Accepted answer

as far as a1/a2 are the keys, no linq is required:

foeach(var a in new[] { "a1", "a2" })

why not?

but if you want to use linq at any cost, write you own extension method:

public static void foreach<t>(this ienumerable<t> collection, action<t> action)
    foreach (var item in collection)

and use it this way:

new[] { "a1", "a2" }.foreach(a => lw.removebykey(a));

however keep in mind that this is a well-known but disputable approach.

btw, list<t> already has such extension method, but my works for any ienumerable<t>:

new list<string> { "a1", "a2" }.foreach(); // evokes list<t>.foreach
new[] { "a1", "a2" }.foreach(); // evokes my
new list<string> { "a1", "a2" }.asenumerable().foreach(); // evokes my, i guess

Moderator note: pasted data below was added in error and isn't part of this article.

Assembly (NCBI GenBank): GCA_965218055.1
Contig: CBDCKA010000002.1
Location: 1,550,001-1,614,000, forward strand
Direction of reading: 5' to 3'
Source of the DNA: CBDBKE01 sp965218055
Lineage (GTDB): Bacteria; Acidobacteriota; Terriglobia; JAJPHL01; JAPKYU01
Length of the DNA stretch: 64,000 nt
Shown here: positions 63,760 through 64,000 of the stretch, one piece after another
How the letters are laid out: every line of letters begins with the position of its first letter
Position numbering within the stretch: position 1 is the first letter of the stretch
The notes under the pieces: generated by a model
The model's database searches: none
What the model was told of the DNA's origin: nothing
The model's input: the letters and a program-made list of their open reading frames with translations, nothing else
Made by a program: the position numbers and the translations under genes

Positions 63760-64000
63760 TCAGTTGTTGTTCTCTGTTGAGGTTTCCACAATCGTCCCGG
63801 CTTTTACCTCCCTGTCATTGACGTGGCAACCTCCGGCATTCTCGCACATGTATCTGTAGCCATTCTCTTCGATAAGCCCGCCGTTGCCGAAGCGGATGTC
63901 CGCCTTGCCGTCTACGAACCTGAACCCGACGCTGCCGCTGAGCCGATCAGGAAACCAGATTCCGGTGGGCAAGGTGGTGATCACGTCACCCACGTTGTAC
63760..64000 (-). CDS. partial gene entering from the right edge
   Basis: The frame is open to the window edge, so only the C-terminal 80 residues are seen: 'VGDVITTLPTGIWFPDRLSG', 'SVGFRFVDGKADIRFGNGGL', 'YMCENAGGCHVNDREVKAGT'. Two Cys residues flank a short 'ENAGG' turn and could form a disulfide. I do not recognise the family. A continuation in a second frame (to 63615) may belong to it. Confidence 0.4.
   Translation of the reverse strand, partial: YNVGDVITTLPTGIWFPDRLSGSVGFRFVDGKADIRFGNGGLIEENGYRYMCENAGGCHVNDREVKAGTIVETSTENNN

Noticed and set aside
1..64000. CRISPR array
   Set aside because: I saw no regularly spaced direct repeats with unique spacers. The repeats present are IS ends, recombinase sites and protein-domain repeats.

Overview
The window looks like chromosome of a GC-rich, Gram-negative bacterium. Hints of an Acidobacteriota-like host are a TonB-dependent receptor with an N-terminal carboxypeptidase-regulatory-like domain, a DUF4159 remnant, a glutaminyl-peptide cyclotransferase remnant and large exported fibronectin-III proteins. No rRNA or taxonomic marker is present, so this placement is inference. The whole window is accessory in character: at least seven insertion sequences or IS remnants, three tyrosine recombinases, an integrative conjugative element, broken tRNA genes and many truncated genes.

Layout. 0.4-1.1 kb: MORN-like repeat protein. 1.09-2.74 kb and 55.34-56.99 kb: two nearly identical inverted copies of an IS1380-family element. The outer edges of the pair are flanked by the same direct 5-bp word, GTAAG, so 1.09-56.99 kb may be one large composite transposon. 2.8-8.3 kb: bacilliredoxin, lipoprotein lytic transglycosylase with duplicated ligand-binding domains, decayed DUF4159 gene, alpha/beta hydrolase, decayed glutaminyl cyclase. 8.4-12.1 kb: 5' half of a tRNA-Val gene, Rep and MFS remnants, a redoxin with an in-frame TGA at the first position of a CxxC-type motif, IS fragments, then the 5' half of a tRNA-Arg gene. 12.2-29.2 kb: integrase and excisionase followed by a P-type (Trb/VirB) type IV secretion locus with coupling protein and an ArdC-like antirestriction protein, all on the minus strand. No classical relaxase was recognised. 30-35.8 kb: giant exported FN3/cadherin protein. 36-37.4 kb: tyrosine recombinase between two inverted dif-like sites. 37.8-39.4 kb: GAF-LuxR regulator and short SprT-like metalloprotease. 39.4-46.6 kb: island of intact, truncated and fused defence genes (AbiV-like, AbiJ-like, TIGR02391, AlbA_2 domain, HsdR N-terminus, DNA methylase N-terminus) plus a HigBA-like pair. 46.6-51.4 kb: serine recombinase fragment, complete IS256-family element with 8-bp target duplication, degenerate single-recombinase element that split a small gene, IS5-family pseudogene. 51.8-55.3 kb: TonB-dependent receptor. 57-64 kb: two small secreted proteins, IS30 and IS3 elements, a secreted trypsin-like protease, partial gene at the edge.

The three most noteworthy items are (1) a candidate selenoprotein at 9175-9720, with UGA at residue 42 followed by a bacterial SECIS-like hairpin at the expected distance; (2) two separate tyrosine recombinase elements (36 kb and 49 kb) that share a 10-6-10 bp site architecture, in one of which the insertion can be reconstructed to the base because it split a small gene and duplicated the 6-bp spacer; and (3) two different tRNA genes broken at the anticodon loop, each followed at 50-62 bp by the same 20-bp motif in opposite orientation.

to do this, you can make a list of excluded items (and populate them however you want, but in this case i'm choosing a compile time list. then you simply select all items in the first list and use the except method to exclude items from the other list.

list<string> lst = new list<string>{"a1", "a2", "a3" };
list<string> excludedlist = new list<string>{ "a1", "a2" };

var list = => e)

foreach (var a in list)
    console.writeline(a + "\n"); //displays a3

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